Statistics from Altmetric.com
If you wish to reuse any or all of this article please use the link below which will take you to the Copyright Clearance Center’s RightsLink service. You will be able to get a quick price and instant permission to reuse the content in many different ways.
Infection with SARS-CoV-2 does not, thankfully, appear to be harming children in great numbers at this point of the COVID-19 pandemic.1 Concerns have however been raised that necessary social distancing and particularly ‘lockdown’ measures are having negative, often unintended, consequences for the health and well-being of babies, children and young people. These consequences have been termed ‘collateral damage’,2 and it has been argued that measures to control the COVID-19 pandemic are likely to cause a ‘secondary pandemic’ of child neglect and abuse.3 The Children’s Commissioner for England has raised concerns within government that children are at increased risk of abuse and neglect during the pandemic, while household stress is high, families are confined to the home and usual societal safety nets including social services, schools and other statutory and voluntary agencies are less able to be in regular contact with those children who are known to them.
We are paediatricians serving Newcastle upon Tyne, Sunderland, North Tyneside and Northumberland local authority areas across the North East of England (population 1.1 million), with some of the highest levels of deprivation in the UK4 and great need for child safeguarding services. We anticipated that need for these services would have increased during the pandemic but noted a decrease in inward referrals to our services, particularly following the most drastic ‘stay at home’ messaging announced by Prime Minister Boris Johnson on 23 March 2020. We therefore examined monthly referral data for children and young people (0–16 years) attending for child protection medical examination as part of a child safeguarding assessment from January to April 2020 in comparison with the same months in the last 2 years.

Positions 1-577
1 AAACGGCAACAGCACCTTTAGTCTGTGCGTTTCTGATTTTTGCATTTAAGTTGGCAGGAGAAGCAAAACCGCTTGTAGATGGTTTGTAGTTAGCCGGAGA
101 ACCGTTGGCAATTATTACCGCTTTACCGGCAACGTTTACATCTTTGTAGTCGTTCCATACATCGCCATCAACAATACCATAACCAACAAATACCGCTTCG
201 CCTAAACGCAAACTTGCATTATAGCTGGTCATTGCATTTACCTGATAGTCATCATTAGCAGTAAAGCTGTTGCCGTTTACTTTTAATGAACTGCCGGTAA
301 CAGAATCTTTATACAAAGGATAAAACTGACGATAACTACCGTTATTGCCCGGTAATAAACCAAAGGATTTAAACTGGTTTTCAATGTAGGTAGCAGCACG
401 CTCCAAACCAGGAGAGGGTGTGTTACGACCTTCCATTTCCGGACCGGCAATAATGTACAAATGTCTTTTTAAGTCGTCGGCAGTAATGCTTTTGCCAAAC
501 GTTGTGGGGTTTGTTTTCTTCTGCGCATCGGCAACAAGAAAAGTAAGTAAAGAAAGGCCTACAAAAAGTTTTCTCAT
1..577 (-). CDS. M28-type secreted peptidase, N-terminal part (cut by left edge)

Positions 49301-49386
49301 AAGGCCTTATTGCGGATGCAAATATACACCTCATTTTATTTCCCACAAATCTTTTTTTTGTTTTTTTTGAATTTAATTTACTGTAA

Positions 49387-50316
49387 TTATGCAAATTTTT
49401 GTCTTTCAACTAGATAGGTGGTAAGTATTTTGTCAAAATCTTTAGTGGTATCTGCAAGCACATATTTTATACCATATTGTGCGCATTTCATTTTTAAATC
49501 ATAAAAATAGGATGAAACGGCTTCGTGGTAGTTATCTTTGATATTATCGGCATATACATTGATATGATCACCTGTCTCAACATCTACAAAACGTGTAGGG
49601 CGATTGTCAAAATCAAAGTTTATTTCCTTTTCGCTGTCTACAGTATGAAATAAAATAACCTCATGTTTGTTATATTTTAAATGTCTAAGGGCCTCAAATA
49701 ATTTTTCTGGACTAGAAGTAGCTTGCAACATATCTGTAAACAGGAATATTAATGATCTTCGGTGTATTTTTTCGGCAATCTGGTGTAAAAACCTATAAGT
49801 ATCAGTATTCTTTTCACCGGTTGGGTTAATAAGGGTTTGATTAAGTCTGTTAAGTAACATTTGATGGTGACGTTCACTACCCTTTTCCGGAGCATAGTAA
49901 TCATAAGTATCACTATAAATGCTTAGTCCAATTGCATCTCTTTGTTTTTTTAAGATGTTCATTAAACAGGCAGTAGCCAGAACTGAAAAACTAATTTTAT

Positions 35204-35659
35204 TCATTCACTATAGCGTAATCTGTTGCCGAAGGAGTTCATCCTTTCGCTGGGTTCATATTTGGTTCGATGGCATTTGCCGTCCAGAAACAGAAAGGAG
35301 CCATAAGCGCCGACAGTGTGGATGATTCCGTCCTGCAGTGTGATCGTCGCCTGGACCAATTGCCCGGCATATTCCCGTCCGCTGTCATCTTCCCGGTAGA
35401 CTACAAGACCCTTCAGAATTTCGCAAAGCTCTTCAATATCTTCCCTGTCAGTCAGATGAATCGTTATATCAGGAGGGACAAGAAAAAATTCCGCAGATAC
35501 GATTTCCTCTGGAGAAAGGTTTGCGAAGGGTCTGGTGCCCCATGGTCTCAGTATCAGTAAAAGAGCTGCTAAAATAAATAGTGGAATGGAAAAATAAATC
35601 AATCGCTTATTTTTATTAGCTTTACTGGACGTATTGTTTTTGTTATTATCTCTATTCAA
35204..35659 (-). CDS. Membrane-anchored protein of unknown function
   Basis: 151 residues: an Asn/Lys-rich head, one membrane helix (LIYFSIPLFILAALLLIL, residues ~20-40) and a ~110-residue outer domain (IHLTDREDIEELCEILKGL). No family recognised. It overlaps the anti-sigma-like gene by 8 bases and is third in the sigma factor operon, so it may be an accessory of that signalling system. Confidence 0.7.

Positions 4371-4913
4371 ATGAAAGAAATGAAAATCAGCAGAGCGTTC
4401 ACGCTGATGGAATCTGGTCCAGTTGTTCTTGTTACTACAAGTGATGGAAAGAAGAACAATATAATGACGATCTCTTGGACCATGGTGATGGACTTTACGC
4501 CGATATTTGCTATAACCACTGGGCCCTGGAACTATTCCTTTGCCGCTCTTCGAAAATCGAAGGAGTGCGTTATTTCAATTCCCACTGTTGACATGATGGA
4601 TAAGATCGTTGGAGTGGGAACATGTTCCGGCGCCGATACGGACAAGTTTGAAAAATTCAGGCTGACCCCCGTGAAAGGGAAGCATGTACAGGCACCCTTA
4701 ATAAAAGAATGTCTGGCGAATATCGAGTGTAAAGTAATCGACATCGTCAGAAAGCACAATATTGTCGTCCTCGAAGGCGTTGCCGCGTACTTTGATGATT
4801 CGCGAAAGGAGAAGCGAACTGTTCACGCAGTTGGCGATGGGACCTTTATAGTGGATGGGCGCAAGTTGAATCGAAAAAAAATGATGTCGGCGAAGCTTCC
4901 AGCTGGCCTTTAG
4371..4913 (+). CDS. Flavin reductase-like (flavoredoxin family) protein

Our analysis showed that the 28 assessments done in March 2020 was lower than in 2018 (36 assessments) or 2019 (43 assessments). This was drastically lower in April 2020 after institution of ‘lockdown’ when there were only 13 assessments compared with 50 in April 2018 and 30 in April 2019. The total number of assessments from January to April was 152 in 2018, 156 in 2019 and 99 in 2020, a reduction of approximately one-third (table 1). Reported vast increases calls to domestic abuse and child support telephone lines, and feedback from local authorities mean that we think this number of ‘missed’ children is likely to be a worrying underestimate.
We are concerned by our findings. We think it is likely that children who are at risk of considerable harm are not being identified by services that could keep them safe. We strongly encourage paediatricians, healthcare professionals, educationalists, social workers and all those in the children’s sector to urgently consider what more can be done to ensure that we do not let down some of the most vulnerable in society.
Contributors The analysis was conceptualised by SB and SO. All authors contributed to data collection and data analysis. SB wrote the first draft, which was edited and approved by all authors.
Funding The authors have not declared a specific grant for this research from any funding agency in the public, commercial or not-for-profit sectors.
Competing interests None declared.
Patient consent for publication Not required.
Provenance and peer review Not commissioned; internally peer reviewed.